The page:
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Essential fatty acids revisited

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01 June 2008, at 12:00am

SUE PATERSON traces the history and asks which supplement is best

ALTHOUGH essential fatty acids were discovered in the late 1920s, their true medicinal potential lay undiscovered until after the second world war, in the early 1950s, when the work of a group of researchers from Oxford, including a man called David Horrobin, was published.

These workers produced a scientific rationale indicating that Gamma Linolenic Acid (GLA) derived from the seeds of the evening primrose oil plant could be beneficially linked to the quality of human health and nutrition.

David Horrobin famously went on to found Efamol Ltd in 1977 and later, in 1981, he established The Efamol Research Institute. Efamol quickly became and still is a pioneer in the research and development of essential fatty acid supplements.

The first essential fatty acid supplement, Efamol pure evening primrose oil, was produced in 1978 and soon became a brand leader in both human and veterinary medicine. However, since Efamol’s initial success the market has seen an explosion in the number and range of essential fatty acid (EFA) supplements that have become available.

They have been produced in a wide variety of formulations and in addition to the original oil capsule now produced amongst others as Coatex and Viacutin, they are available as pump-action liquid spray as Viacutin and also now for dogs as a carob-based chocolate rich in EFAs called Boracutin.

The first veterinary report proposing EFAs as a therapy for canine atopic dermatitis was published in 1987 by Pukay. This was swiftly followed by a rash of further studies from workers in the States and the UK. Initial studies were open trials aimed almost as a taster to see if EFAs, which at the time were demonstrating enormous potential benefits in human medicine, held the same prospects for the veterinary profession. Retrospective analysis of much of this early work reveals its limitations and shows some of it to be critically flawed. Many of the studies were short lasting, little more than two weeks, which was barely sufficient time for any judgment to be made on a supplement. EFAs were given as symptomatic therapy for dogs where a definitive diagnosis had not been made. Often investigations were not placebo controlled or blinded, both important prerequisites for a meaningful study.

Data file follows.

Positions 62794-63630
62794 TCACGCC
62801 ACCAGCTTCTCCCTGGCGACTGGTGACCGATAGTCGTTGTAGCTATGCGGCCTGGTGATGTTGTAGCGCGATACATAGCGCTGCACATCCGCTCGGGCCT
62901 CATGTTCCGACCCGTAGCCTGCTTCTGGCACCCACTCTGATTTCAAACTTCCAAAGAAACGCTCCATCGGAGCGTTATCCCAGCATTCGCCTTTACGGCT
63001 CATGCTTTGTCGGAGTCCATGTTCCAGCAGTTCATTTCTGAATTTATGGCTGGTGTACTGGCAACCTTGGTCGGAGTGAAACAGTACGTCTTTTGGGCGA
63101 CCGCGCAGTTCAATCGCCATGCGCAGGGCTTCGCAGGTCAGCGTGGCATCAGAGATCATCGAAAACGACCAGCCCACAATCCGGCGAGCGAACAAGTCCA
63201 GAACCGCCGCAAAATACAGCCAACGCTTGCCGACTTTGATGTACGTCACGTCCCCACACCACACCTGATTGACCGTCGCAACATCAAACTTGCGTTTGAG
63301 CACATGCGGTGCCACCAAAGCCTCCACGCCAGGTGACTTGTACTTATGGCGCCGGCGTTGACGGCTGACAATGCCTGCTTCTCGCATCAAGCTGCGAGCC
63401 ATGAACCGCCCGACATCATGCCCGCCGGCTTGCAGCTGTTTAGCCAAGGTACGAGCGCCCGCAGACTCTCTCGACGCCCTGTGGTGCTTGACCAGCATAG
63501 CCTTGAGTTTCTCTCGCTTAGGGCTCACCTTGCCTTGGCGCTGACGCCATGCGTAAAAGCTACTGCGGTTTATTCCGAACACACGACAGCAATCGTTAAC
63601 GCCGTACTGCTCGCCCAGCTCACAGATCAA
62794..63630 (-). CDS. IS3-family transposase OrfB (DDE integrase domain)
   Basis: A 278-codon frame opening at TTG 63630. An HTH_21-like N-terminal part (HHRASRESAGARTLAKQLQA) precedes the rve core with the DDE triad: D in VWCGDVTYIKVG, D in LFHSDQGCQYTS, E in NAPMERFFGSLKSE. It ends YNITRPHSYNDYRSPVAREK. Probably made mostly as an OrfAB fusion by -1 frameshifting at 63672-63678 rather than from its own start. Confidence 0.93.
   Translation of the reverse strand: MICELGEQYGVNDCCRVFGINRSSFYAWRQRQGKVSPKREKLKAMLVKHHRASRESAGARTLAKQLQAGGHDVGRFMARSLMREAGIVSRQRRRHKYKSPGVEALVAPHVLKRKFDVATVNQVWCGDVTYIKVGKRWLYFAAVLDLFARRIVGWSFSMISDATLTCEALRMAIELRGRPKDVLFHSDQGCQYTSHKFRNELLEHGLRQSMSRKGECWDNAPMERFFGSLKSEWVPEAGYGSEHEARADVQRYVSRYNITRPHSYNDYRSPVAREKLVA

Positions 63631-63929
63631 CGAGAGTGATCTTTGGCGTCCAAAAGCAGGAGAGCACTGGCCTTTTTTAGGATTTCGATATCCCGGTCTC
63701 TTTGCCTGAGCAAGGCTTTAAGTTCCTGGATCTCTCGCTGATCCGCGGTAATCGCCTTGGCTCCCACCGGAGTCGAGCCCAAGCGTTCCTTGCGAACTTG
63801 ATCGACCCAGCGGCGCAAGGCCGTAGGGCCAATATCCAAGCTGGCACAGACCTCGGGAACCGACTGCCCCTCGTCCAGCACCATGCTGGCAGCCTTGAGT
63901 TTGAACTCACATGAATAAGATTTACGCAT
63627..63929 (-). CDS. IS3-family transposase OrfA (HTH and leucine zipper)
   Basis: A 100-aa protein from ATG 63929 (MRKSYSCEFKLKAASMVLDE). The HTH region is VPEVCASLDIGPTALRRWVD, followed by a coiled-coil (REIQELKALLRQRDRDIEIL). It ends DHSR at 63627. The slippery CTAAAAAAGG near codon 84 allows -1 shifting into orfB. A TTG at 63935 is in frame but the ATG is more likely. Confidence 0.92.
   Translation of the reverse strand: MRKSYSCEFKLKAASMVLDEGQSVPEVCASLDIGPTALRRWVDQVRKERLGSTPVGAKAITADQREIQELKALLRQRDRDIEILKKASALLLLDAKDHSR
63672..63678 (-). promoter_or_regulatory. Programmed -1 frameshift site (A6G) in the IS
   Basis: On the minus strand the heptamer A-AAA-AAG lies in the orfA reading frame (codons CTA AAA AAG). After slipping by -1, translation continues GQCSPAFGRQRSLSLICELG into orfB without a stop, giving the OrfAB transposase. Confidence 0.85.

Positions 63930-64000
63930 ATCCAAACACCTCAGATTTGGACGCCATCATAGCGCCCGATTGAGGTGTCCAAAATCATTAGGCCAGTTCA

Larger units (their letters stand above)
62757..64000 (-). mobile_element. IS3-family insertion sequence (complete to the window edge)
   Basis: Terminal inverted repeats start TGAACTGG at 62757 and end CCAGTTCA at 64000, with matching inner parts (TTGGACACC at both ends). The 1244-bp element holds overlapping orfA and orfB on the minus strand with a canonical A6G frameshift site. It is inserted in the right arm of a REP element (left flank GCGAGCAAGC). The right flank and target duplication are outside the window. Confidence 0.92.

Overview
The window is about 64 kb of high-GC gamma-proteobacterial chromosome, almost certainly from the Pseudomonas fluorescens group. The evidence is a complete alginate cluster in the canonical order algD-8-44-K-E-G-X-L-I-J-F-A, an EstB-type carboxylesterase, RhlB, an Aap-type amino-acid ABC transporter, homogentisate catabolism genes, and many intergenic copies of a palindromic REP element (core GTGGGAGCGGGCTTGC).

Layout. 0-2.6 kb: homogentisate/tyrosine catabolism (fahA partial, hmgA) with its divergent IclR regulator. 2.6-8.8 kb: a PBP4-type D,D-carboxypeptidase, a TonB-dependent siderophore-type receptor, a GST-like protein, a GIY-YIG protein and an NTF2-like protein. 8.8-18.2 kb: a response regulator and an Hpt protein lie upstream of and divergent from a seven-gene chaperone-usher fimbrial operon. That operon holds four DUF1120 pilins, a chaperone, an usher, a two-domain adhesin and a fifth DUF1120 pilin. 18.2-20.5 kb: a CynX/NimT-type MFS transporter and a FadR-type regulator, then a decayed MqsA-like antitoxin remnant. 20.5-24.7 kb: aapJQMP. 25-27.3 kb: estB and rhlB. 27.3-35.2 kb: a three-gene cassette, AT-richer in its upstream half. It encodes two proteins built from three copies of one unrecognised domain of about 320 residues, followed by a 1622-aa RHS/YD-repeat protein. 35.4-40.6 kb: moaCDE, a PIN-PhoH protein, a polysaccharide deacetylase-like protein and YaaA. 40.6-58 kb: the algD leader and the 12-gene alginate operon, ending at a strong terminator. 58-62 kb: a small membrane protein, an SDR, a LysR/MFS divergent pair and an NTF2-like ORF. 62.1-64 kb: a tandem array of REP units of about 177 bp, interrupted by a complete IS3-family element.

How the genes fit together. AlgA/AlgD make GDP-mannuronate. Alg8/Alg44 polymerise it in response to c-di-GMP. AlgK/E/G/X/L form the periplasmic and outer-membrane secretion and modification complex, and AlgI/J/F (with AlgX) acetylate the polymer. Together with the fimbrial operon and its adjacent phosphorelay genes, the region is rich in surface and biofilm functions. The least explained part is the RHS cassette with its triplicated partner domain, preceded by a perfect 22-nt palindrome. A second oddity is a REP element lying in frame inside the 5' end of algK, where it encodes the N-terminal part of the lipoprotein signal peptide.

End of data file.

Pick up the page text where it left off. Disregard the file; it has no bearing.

As a result of these deficiencies, some study results should be interpreted with caution. However, despite the fact that early promise was never fully realised, there is no doubt that EFA supplementation has some benefits for allergic individuals.

When faced with a decision on prescription, though, the contentious questions remains: which EFA supplement is the best? With the wide range of supplements and the different mixes of omega 3 and omega 6 oils that are available, there is much confusion as to the importance of the different components and what should be the optimum concentration of each of the oils.

EFAs appear to wear two hats in their anti-allergic role. It is well recognised that they exhibit a range of anti-inflammatory and immunomodulating properties but they also possess the ability to improve the quality of epidermal lipids.

Work by Karen Campbell has shown that oil supplementation can increase cutaneous fatty acid concentrations and significantly decrease transepidermal water loss. It is this second factor that seems to be particularly interesting in the light of recent research on the aetiopathogen-esis of atopic eczema in man.

The anti-inflammatory effects of EFAs

The anti-inflammatory effect of EFAs is mediated by their ability to modulate the cutaneous production of prostaglandins and leukotrienes. The omega 6 essential fatty acids that are high in GLA are thought to increase dihomo-gamma linolenic acid (DGLA) production and subsequent degradation which leads to an increase in anti-inflammatory mediators at the expense of arachidonic acid (AA). Omega 3 EFAs also appear to be able to alter the metabolism of AA derived inflammatory mediators.

Eicosapentaenoic acid (EPA) also competes with AA and favours the production of anti-inflammatory mediators. The ratio of omega 6:omega 3 EFAs that is optimally beneficial still remains a subject of some debate; however, work by Vaughn suggested diets with a ratio of omega 6:omega 3 of 5:1 and 10:1 ratio resulted in decreased production of pro-inflammatory leukotrienes and an increased production of anti-inflammatory leukotrienes in dogs’ skin.

The hydrating effects of EFAs

Recent ground-breaking work in human medicine has identified specific genetic mutations in people with atopic dermatitis. One of the most interesting findings is a mutation in the gene encoding for filaggrin.

Filaggrin is known to be important in barrier function in the skin. It is formed from pro-filaggrin within keratohyline granules in the granular cell layer of the epidermis (Figure 1).